How do you say ‘Wolverine’ in Japanese?

Hugh Jackman’s mutant hero Logan in “The Wolverine.”
Ben Rothstein
Hugh Jackman’s mutant hero Logan in “The Wolverine.”

What’s a roughneck, rage-prone Canadian superhero doing kicking around eminently cultured Japan? “The Wolverine” will offer some answers when it hits theaters on Friday, as Hugh Jackman returns yet again as the “X-Men” fan favorite, a.k.a. Logan. Incredibly, the Australian star is now a seven-time veteran of the role, if you include next year’s “X-Men: Days of Future Past” and his wry, three-word cameo in “X-Men: First Class.” There’s also the obvious reasoning that if the X-franchise is getting stale — some snarked that the disappointing “X-Men Origins: Wolverine” (2009) felt like “X-Men 4” — maybe dropping the lead into a fresh setting can help. The recent Blu-ray reissue of another franchise with an Aussie pedigree reminds us how spectacularly a bold scenery change can work: Mel Gibson’s “Mad Max” exploits got a wild, post-apocalyptic makeover for “The Road Warrior,” and a global sensation was born.

The principal explanation for the new movie’s Asian fusion, though, lies with a three-decade-old comics story line that’s required reading for Wolverine obsessives, even if the studio hype machine isn’t particularly pushing the connection.

Published in 1982, Marvel Comics’ four-issue miniseries “Wolverine” marked the character’s first solo outing — and detailed Logan’s surprising affinity for Japan, where he journeys to unravel a noirish mystery involving his comics soulmate, Mariko. The series was scripted by Chris Claremont, the writer arguably most responsible for setting the X-Men on the road to eventual marquee status. The artist was Frank Miller, who’d later achieve mainstream recognition as creator of “Batman: The Dark Knight Returns,” “Sin City,” and “300.”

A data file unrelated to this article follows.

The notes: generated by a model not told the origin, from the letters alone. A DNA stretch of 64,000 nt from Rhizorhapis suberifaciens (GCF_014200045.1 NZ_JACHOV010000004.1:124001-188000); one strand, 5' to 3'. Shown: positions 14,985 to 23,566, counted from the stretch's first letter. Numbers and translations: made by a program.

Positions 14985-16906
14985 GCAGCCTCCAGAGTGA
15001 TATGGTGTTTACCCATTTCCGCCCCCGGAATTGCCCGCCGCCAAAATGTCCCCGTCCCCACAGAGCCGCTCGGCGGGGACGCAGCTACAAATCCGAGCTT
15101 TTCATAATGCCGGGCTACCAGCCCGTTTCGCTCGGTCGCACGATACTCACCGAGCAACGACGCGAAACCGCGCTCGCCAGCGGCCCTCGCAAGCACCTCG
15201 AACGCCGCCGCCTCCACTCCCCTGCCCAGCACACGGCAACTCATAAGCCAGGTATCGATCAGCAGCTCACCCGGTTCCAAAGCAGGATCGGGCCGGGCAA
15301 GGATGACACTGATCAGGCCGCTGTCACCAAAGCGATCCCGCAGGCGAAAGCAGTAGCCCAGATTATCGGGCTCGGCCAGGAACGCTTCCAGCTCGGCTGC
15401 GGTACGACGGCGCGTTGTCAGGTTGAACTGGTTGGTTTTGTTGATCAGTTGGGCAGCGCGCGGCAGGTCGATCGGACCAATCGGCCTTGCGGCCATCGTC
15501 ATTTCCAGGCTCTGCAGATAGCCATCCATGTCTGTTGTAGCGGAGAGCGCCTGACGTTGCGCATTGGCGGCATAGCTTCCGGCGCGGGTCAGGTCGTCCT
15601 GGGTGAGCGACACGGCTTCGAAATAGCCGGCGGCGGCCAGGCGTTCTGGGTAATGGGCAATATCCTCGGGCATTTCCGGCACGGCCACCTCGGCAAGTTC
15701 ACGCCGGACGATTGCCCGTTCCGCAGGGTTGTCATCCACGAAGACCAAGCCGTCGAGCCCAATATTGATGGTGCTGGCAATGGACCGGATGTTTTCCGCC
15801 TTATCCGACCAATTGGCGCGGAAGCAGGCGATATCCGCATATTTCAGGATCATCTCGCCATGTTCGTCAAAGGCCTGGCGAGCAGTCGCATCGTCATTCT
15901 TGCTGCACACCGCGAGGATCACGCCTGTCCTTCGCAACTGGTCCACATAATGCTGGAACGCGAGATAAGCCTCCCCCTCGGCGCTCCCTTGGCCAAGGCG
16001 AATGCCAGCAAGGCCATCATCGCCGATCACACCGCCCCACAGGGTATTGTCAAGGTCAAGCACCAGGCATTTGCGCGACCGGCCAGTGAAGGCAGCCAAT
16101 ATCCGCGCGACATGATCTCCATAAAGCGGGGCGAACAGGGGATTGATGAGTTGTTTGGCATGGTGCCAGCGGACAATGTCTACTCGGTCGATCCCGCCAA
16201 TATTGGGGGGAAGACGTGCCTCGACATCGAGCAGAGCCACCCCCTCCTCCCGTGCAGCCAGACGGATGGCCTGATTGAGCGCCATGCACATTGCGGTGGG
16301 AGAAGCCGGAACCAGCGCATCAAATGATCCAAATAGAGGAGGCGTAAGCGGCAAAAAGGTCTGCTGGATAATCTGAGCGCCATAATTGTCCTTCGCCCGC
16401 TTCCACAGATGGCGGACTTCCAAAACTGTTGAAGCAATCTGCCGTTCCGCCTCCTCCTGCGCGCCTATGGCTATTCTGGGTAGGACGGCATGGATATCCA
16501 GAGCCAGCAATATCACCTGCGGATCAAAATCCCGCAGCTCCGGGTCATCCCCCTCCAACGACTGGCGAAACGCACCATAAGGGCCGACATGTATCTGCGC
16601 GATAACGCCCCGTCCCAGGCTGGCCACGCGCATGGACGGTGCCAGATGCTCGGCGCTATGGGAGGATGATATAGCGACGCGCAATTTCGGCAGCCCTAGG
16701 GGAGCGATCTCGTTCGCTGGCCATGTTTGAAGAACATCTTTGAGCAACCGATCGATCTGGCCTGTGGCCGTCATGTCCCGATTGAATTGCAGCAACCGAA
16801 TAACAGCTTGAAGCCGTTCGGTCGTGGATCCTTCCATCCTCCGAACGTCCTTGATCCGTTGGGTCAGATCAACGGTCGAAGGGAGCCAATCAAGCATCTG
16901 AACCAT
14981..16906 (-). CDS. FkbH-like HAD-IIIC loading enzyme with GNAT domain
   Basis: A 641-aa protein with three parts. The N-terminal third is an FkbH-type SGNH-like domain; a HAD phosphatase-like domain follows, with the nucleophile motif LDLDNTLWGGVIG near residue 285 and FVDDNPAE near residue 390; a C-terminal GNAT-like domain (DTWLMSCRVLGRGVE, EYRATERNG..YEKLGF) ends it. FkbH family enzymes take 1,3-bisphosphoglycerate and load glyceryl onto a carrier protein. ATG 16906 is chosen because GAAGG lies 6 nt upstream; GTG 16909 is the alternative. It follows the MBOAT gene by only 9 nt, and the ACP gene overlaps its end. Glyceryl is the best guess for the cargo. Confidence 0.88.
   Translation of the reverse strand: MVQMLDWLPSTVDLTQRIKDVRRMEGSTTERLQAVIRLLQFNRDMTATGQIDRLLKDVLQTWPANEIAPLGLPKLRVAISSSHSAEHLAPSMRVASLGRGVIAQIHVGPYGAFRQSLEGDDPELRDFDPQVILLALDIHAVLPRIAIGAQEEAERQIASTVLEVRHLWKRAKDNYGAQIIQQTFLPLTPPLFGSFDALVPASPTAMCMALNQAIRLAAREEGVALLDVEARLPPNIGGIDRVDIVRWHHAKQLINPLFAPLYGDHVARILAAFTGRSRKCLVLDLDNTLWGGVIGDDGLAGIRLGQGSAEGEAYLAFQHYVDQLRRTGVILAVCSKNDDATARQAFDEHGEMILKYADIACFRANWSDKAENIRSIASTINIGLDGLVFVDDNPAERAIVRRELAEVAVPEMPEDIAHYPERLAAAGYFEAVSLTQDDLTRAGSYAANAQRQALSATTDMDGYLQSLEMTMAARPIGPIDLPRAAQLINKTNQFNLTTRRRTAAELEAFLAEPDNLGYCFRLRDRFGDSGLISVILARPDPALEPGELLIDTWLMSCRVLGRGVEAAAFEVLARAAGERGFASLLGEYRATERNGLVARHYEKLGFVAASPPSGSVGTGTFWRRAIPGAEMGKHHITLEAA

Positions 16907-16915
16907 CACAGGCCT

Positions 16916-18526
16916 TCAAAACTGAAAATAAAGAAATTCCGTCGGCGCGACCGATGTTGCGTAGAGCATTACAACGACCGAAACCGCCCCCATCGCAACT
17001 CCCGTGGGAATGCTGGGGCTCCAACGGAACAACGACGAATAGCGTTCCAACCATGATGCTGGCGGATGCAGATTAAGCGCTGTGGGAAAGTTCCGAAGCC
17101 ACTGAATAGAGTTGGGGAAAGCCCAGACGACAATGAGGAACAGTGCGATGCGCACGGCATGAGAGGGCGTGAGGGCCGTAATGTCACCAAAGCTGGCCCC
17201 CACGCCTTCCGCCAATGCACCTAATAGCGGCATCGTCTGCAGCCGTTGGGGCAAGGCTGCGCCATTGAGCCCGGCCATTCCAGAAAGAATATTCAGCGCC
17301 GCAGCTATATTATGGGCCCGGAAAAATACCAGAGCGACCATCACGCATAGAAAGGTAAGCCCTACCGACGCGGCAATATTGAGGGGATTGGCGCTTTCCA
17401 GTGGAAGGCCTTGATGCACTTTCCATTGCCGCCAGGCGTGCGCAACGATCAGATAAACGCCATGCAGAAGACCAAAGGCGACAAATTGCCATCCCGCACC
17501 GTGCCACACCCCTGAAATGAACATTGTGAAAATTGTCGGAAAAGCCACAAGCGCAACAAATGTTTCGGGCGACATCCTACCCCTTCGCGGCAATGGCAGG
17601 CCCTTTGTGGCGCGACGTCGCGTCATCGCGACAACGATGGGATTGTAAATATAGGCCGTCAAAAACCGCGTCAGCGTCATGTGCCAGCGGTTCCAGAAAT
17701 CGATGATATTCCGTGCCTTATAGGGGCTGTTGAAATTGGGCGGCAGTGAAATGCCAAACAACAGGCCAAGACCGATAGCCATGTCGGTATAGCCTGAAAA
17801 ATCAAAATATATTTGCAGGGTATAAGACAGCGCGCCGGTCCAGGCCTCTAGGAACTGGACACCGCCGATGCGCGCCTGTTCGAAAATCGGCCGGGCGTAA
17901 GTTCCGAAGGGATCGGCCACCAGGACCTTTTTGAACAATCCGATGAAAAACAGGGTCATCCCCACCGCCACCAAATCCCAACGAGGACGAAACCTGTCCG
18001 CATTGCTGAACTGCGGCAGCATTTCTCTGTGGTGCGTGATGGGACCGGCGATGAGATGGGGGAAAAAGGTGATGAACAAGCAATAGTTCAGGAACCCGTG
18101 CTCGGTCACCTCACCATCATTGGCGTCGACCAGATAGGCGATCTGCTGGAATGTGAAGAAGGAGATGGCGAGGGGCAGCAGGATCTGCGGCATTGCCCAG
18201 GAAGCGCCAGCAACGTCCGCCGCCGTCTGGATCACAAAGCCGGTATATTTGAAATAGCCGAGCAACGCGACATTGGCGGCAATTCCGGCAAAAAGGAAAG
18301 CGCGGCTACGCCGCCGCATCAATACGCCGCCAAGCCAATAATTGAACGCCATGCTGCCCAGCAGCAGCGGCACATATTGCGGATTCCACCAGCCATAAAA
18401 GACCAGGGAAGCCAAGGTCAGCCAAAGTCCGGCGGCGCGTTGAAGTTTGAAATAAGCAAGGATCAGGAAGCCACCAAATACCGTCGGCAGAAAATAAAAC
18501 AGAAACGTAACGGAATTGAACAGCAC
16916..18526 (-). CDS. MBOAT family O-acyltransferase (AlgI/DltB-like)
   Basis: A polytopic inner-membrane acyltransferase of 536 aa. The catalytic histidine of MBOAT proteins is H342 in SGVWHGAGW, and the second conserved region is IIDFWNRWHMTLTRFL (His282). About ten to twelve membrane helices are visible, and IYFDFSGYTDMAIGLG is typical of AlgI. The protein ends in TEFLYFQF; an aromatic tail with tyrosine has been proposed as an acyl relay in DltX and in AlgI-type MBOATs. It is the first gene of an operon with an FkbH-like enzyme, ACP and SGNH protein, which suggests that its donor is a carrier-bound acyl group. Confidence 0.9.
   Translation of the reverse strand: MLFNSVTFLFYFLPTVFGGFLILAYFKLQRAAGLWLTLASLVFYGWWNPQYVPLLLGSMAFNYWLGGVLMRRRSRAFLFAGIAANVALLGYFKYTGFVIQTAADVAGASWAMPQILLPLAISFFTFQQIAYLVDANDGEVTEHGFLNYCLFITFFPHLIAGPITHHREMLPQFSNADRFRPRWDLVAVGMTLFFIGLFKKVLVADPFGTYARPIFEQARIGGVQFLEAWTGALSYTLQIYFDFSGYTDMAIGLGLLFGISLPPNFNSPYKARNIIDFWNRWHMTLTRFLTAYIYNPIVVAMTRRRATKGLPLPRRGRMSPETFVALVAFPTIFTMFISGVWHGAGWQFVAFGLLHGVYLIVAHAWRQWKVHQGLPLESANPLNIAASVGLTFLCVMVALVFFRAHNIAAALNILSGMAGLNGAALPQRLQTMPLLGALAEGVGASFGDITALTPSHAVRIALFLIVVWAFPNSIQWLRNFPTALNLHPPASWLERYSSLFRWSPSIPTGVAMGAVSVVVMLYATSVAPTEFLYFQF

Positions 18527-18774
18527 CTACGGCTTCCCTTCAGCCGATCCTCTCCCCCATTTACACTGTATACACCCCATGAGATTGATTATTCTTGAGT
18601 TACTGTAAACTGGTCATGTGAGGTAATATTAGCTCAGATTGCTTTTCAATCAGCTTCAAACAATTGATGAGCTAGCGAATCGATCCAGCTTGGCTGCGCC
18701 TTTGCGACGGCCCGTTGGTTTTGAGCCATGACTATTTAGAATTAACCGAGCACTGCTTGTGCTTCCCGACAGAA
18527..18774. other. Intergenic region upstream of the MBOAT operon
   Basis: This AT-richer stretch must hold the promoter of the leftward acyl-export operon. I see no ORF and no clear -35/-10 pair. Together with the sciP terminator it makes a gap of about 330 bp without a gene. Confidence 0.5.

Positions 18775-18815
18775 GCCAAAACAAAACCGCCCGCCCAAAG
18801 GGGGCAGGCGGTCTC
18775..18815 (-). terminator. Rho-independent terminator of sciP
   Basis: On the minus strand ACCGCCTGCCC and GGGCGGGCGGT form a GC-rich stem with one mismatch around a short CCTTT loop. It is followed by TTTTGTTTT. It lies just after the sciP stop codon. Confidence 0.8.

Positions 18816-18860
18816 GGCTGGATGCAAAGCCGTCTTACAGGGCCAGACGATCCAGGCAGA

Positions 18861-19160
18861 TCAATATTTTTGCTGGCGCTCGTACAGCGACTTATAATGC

In an essay for a “Wolverine” collected edition, Claremont recalled cooking up the story with Miller during a long drive back from appearing at Comic-Con, in San Diego — still a cult-level affair back in those days. (How times change — now they could probably just hitch a ride on some studio’s private jet, and reach their destination before you could say “brainstorm.”) First introduced in 1974, Wolverine had an unfamiliar berserker edginess that made him a breakout hit with “X-Men” readers. But Claremont itched to try something different with the mutant hero: casting him as a failed samurai. For samurai, Claremont wrote, “every facet, every moment of their lives, is absolutely under control. Wolverine, however, is almost a primal life force, totally beyond control, as graceless as can be.” He’d be a walking juxtaposition, struggling to keep those adamantium claws in check and conduct himself by an ancient code of honor.

Rila Fukushima (left) plays a bodyguard for Logan when he goes to Japan.
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You’d imagine that Miller was doing more than just listening to this, nodding, and taking notes. The rising artist had already displayed something of a fixation on ninja mystique in his breakout work on Marvel’s “Daredevil,” establishing that the hero had been trained by a sensei, and giving him a torturous love interest in ninja-schooled Elektra. (Recall Jennifer Garner’s 2005 “Elektra” flick — or not.) Post-“Wolverine,” Miller would ramp up for “The Dark Knight Returns” with his cyberpunk series “Ronin,” about the trippy psychic link between a feudal Japanese warrior and a limbless boy in dystopian New York. And naturally, some ninja fetishizing finds its way into the freewheeling depravity of “Sin City,” including the 2005 screen adaptation and a sequel due next year, both co-directed by Miller.

This certainly isn’t the only time comic creators have forcefully molded a superhero to accommodate personal predilections. One of the top-selling Spider-Man comics in history was the 1990 debut of a series launched as a showcase for star artist Todd McFarlane — whose horror sensibility felt clumsily grafted onto the web-slinger, never mind those 2.35 million copies sold. (McFarlane would find a better fit in “Spawn,” and as a manufacturer of tie-in toys for “The Walking Dead,” among others.) In the late ’70s, Claremont and celebrated, Alberta-raised “X-Men” artist John Byrne created an entire troop of Canadian heroes as another part of Wolverine’s back story. Truth, justice, and, um, the Canadian way? But “Wolverine” is unique in how thoroughly its characterization curveball has been embraced. However unexpectedly, it’s a chapter as essential to the hero’s story as the sinister genetic experiments moviegoers saw him endure in “X2” and “Origins” (scenes adapted from another print story line, “Weapon X”).

There’s a sense that Jackman realized quite some time ago that Japan was territory he was destined to cover. In an interview for the trilogy-capping “X-Men: The Last Stand,” he recalled a conversation with a crew member eager for him to tweak the street-fighting moves he’d already spent two movies perfecting. “I looked at him like, ‘Huh? I’ve sort of worked out a style,’” Jackman said. “And [then] he showed me images from the comic of Wolverine doing all this samurai stuff.” Welcome to Nippon, Logan-san.

Tom Russo can be reached at